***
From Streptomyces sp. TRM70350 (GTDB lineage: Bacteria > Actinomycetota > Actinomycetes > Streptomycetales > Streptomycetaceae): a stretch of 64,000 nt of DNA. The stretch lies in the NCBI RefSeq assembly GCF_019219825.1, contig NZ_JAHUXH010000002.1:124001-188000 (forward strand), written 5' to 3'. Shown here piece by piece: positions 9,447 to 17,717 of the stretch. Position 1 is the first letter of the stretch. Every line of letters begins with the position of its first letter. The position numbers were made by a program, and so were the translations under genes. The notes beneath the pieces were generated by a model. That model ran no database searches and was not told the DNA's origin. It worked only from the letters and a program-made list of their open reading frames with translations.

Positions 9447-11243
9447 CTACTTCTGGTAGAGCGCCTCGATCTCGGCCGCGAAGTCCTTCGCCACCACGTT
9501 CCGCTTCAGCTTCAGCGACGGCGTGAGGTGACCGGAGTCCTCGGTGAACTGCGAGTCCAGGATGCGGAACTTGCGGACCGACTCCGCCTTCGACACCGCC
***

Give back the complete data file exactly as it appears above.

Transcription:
From Streptomyces sp. TRM70350 (GTDB lineage: Bacteria > Actinomycetota > Actinomycetes > Streptomycetales > Streptomycetaceae): a stretch of 64,000 nt of DNA. The stretch lies in the NCBI RefSeq assembly GCF_019219825.1, contig NZ_JAHUXH010000002.1:124001-188000 (forward strand), written 5' to 3'. Shown here piece by piece: positions 9,447 to 17,717 of the stretch. Position 1 is the first letter of the stretch. Every line of letters begins with the position of its first letter. The position numbers were made by a program, and so were the translations under genes. The notes beneath the pieces were generated by a model. That model ran no database searches and was not told the DNA's origin. It worked only from the letters and a program-made list of their open reading frames with translations.

Positions 9447-11243
9447 CTACTTCTGGTAGAGCGCCTCGATCTCGGCCGCGAAGTCCTTCGCCACCACGTT
9501 CCGCTTCAGCTTCAGCGACGGCGTGAGGTGACCGGAGTCCTCGGTGAACTGCGAGTCCAGGATGCGGAACTTGCGGACCGACTCCGCCTTCGACACCGCC